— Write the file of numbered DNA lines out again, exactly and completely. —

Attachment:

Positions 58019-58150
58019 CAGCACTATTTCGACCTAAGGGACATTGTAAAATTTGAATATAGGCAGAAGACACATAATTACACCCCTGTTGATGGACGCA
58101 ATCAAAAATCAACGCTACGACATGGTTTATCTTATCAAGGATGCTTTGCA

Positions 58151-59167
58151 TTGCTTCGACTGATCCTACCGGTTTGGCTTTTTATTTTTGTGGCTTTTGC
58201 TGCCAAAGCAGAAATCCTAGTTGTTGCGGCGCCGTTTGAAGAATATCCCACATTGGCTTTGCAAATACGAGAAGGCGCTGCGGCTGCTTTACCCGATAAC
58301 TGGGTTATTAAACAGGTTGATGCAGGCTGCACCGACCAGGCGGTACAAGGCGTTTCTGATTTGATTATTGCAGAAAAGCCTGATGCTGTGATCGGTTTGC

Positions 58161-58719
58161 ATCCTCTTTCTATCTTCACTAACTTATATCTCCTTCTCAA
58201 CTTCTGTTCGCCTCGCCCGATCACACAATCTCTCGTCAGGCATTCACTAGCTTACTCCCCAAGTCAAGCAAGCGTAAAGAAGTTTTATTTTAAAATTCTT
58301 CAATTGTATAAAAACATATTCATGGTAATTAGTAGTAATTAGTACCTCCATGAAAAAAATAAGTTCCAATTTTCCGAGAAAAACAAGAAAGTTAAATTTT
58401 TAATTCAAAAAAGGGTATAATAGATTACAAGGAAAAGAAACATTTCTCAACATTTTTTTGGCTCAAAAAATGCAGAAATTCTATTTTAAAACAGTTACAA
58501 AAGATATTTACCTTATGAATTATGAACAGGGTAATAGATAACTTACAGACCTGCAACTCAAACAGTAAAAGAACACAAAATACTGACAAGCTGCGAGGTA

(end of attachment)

Positions 58019-58150
58019 CAGCACTATTTCGACCTAAGGGACATTGTAAAATTTGAATATAGGCAGAAGACACATAATTACACCCCTGTTGATGGACGCA
58101 ATCAAAAATCAACGCTACGACATGGTTTATCTTATCAAGGATGCTTTGCA

Positions 58151-59167
58151 TTGCTTCGACTGATCCTACCGGTTTGGCTTTTTATTTTTGTGGCTTTTGC
58201 TGCCAAAGCAGAAATCCTAGTTGTTGCGGCGCCGTTTGAAGAATATCCCACATTGGCTTTGCAAATACGAGAAGGCGCTGCGGCTGCTTTACCCGATAAC
58301 TGGGTTATTAAACAGGTTGATGCAGGCTGCACCGACCAGGCGGTACAAGGCGTTTCTGATTTGATTATTGCAGAAAAGCCTGATGCTGTGATCGGTTTGC

Positions 58161-58719
58161 ATCCTCTTTCTATCTTCACTAACTTATATCTCCTTCTCAA
58201 CTTCTGTTCGCCTCGCCCGATCACACAATCTCTCGTCAGGCATTCACTAGCTTACTCCCCAAGTCAAGCAAGCGTAAAGAAGTTTTATTTTAAAATTCTT
58301 CAATTGTATAAAAACATATTCATGGTAATTAGTAGTAATTAGTACCTCCATGAAAAAAATAAGTTCCAATTTTCCGAGAAAAACAAGAAAGTTAAATTTT
58401 TAATTCAAAAAAGGGTATAATAGATTACAAGGAAAAGAAACATTTCTCAACATTTTTTTGGCTCAAAAAATGCAGAAATTCTATTTTAAAACAGTTACAA
58501 AAGATATTTACCTTATGAATTATGAACAGGGTAATAGATAACTTACAGACCTGCAACTCAAACAGTAAAAGAACACAAAATACTGACAAGCTGCGAGGTA